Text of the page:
Suggestion for volume values - change to 1-100% to make it layperson friendly and less blown speakers

I have heard recently of a lot more blown speakers for proffie users. And I would like to make a change in an attempt to prevent that.

Proffie os uses a volume value range of 0-3000 for the config. I suggest that its switched to a range of 0-150. So it makes more sense to a layperson working on a config. 0- 100% this scale can be multiplied by 20 in the code so that 1= 20, 100=2000, 150 = 3000. This would encourage users to stay in a zone of under 2000. It would be easy enough to handle in the code. just be volume times 20. where ever the volume int is called upon.

So while you can go up to 150% its highly encouraged to stay at 100% for the max level.

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It’s an interesting idea.
I’ve avoided making claims about what a “safe volume” is because I don’t actually know, and the 3000 max isn’t actually a max, it’s just a value where I’m fairly certain that it’s going to sound bad if you go higher.

The origin of the volume calculation in ProffieOS is actually in the dynamic compressor. When I wrote that code, I ended up with a multiplication in it, sort of like:

output sample = \frac{input sample * volume}{\sqrt{\sum{|input samples|}}}

The range of this volume is basically determined by this equation, which is why it ended up the way it did. Initially we started with volumes around 1000, and people have been experimenting with higher and higher volumes ever since.

If the volume is really high, what tends to happen is clipping. The output sample has a min/max of +/- 32768, and if you try to go beyond that, you just get 32768. A little clipping doesn’t matter. A lot of clipping alters the sound significantly, which can be good or bad depending on what you prefer.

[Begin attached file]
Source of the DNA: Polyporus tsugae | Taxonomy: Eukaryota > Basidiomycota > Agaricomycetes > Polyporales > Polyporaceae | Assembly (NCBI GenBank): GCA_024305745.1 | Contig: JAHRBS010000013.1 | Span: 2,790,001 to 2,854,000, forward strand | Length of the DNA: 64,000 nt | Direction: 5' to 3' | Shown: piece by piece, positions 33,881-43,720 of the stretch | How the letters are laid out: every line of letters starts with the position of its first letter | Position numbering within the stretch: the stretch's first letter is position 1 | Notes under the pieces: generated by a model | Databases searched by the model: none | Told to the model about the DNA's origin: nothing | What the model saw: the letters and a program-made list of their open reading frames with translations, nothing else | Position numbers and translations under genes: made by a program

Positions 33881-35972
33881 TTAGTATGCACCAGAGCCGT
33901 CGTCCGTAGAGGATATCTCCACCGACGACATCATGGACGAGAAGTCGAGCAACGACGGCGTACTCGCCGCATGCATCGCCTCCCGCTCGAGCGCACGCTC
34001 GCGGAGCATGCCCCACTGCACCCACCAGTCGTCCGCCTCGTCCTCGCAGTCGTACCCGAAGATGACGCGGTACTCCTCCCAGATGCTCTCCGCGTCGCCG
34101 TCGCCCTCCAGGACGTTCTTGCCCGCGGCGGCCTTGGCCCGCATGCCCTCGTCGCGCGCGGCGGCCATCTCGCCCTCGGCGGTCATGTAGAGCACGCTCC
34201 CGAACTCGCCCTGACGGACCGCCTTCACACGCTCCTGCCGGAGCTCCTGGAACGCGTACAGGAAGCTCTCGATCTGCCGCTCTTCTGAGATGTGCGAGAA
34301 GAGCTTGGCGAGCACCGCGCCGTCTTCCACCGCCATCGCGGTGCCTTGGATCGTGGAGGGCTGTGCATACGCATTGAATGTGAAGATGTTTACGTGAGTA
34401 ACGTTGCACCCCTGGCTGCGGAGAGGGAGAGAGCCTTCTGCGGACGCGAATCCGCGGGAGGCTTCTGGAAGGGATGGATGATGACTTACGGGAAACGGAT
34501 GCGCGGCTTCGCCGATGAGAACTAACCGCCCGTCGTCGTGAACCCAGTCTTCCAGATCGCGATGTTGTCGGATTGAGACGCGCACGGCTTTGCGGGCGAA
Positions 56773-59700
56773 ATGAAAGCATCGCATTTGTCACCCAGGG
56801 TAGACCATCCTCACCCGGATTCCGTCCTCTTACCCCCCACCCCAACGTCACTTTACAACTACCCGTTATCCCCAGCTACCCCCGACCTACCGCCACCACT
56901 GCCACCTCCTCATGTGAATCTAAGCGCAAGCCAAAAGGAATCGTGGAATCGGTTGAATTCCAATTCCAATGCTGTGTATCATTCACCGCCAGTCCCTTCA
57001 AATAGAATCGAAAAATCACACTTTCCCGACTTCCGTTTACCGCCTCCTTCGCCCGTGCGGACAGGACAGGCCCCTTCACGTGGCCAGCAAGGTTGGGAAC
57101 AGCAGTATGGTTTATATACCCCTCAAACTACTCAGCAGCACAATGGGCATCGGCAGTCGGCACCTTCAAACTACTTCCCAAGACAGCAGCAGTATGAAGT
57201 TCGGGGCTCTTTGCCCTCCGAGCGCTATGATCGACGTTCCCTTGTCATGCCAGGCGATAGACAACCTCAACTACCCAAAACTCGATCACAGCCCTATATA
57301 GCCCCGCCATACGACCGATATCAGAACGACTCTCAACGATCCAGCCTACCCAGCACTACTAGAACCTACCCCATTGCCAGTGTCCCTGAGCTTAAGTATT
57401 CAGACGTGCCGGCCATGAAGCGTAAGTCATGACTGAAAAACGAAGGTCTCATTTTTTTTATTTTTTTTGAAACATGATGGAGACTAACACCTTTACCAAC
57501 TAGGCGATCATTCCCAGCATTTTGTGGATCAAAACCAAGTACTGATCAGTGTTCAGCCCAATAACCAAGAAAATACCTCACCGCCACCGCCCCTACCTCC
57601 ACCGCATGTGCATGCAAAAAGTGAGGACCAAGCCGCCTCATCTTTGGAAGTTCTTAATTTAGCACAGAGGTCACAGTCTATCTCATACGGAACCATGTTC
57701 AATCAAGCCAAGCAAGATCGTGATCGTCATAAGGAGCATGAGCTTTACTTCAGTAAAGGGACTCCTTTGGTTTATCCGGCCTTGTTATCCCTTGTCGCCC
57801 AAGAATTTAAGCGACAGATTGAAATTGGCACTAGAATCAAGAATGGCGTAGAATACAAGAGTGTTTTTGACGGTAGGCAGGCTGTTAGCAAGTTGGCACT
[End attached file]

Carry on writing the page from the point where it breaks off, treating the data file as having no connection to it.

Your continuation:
Now, proffieboards have a 3 watt amplifier. However, it should be noted that those three watts are calculated on a sine wave with a 1% THD (total harmonic distortion) at 5 volts, with a 4 ohm speaker. 1% THD means that there is a very small amount of clipping going on, so the sine wave basically goes to +/- 32768.

However, things gets complicated…

  • Proffieboards use 5.1 volts instead of 5 volts, which would result in ~3.25 watts of output.
  • People don’t always use 4 ohm speakers. Speaker ohms vary over frequencies and are seldom well documented.
  • If you output a square wave instead of a sine wave, the total amount of energy output doubles to 6.5 watts.
  • The dynamic compressor (outlined above) creates a non-obvious relationship between the waveform and how many watts are being output.

Now, when there comes to speaker-killing, there are two distinct ways to kill a speaker (using an amplifier):

  1. heating/frying the magnet coil
  2. shake it apart

The first one is generally caused by putting too much wattage into the speaker. However, there is an additional detail that complicates things: The Proffieboard uses a class D amplifier. Class D amplifiers don’t actually output analog signals. Instead, they output very fast digital signals. The amplifier used on Proffieboards output a 400kHz PWM signal and relies on the coil in the speaker to act as a filter to smooth things out. It does this because of efficiency. A regular analog amplifier heats up a fair amount because of acting like a variable resistor, letting just the right voltage out to the speaker at any given time, class D amplifiers don’t have that problem, but dumps that problem on the speaker coil instead. I don’t really know how much extra stress a class D amplifier puts on a speaker, but the energy that gets filtered out by the coil has to go somewhere…